Netflix, a case study in real time

It’s amazing that we’re getting to watch so many case studies in the making, especially with the companies making the most amazing blunders. Borders, HP, and now Netflix.

It showed that Netflix so astoundingly doesn’t get it. Oh, they get that they have to evolve, they get that the DVD rental business is going to get smaller, and streaming is the future. Having been an exec at companies that were having to change their business model to survive, or die, I know it’s tough. What they don’t get, either now, or anymore, is it. Internal business models are important, cost structures that make you money are important, but the most important thing is your customers, and their satisfaction. In the case of industries in transition and with rising competition, customer loyalty cannot be underestimated. Netflix, in two steps, has put a huge divot in the loyalty they’d had with their customers. That’s a pretty amazing learning, not just for Netflix, but for other businesses to consider.

A likely scenario is that Netflix is caught in a situation where streaming content owners want to charge them fees based on the number of customers, not the number of actual streaming consumers, and since non-trivial number of their customers don’t stream, they don’t want to pay the fees for all customers. They also know that long-term, all content will be available for streaming, and then they don’t want to be in the DVD shipping business then. All good and valid business concerns, and why balancing all those plates simultaneously isn’t for wimps. But, talking to your customers in terms of different cost structures doesn’t make sense to them. You’re not going to expose the licensing details, that would be silly, but using it as an excuse for exposing your internal complexity to your customers is also not doing anything to benefit your customers. Thus the huge backlash Netflix is seeing online.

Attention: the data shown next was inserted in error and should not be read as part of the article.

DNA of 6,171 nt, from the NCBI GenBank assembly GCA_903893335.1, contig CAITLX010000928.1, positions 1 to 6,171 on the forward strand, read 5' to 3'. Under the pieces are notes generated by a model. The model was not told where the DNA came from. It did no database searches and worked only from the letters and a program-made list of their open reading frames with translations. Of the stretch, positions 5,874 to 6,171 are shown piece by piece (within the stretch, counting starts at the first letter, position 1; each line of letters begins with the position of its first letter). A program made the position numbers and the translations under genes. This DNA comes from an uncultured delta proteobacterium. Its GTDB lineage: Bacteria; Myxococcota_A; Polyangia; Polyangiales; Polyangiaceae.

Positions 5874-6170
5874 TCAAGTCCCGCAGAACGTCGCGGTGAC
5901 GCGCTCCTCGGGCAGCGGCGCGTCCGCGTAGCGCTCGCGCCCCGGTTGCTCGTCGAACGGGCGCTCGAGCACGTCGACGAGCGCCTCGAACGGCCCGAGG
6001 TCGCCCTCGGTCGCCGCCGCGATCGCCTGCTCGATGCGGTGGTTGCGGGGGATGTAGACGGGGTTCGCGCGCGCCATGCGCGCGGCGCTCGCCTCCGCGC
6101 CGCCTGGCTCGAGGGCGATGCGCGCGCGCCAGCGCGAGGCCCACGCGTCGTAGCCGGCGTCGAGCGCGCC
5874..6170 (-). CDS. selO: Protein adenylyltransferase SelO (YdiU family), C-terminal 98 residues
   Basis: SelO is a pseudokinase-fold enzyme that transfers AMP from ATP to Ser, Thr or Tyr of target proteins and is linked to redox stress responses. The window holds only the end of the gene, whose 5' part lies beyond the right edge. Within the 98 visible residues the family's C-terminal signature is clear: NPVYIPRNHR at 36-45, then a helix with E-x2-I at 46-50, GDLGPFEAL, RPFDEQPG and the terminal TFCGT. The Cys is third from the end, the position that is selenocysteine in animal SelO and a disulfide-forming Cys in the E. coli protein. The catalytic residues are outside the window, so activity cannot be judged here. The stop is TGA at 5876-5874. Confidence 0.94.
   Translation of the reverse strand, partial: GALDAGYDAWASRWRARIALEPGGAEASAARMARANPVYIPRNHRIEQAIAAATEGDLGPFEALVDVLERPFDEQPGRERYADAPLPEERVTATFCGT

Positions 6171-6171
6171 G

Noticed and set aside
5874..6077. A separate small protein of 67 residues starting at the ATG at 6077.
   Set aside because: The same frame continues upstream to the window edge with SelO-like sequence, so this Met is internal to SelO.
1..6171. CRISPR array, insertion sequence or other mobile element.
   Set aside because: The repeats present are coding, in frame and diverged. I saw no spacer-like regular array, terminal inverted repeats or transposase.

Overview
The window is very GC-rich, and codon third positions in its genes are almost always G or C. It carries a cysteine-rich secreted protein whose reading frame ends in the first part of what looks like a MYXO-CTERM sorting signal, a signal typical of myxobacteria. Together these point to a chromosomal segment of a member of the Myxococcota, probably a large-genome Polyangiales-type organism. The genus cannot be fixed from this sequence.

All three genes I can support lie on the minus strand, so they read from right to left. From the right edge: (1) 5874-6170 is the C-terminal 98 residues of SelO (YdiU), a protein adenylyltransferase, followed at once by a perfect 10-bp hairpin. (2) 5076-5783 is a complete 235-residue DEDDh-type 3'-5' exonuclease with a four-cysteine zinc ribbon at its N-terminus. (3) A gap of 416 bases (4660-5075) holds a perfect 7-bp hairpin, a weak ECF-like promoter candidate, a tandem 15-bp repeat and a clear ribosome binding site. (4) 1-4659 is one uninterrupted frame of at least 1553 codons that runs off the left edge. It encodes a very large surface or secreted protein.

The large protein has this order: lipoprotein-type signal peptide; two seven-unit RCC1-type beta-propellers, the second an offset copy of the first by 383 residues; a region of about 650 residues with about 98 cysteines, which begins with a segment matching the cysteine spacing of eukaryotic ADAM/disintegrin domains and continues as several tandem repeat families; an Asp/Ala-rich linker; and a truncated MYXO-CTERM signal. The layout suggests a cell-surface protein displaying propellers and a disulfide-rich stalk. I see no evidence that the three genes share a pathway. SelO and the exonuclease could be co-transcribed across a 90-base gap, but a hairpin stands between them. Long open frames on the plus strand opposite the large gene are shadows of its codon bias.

DVD pricing was easy, buy ’em in bulk, send ’em out, sell or wholesale them when you’re overstocked. Streaming is hard, content comes and goes based on providers whims and contract length and popularity and volume, and whatever else people think of pricing it on. It likely changes every time you talk to your providers. Rapidly changing, figuring it out in real time. Hard. But don’t expose that to your customers. Confuse customers, and they’ll leave, or be easy to pick off by your competition. You made your business on simplicity. No late fees, no trips to the video store. So. Easy. It’s not easy now.

I was one of the “1 DVD + streaming” customers. Likely Netflix’s primary subscriber level. That was $9.99 a month. Used to be $7.99, but they increased twice in 18 months, but that was OK, because more streaming content was available. But, their change meant I was one of the customers looking at a 60% increase for the same service. Well, less service, since they lost the Starz Play content. So, I changed to the lowest tier, 1 DVD, max 2 a month, and 2 hours of streaming for $5. Figured I’d stay there until Netflix lost enough business to re-price. Again.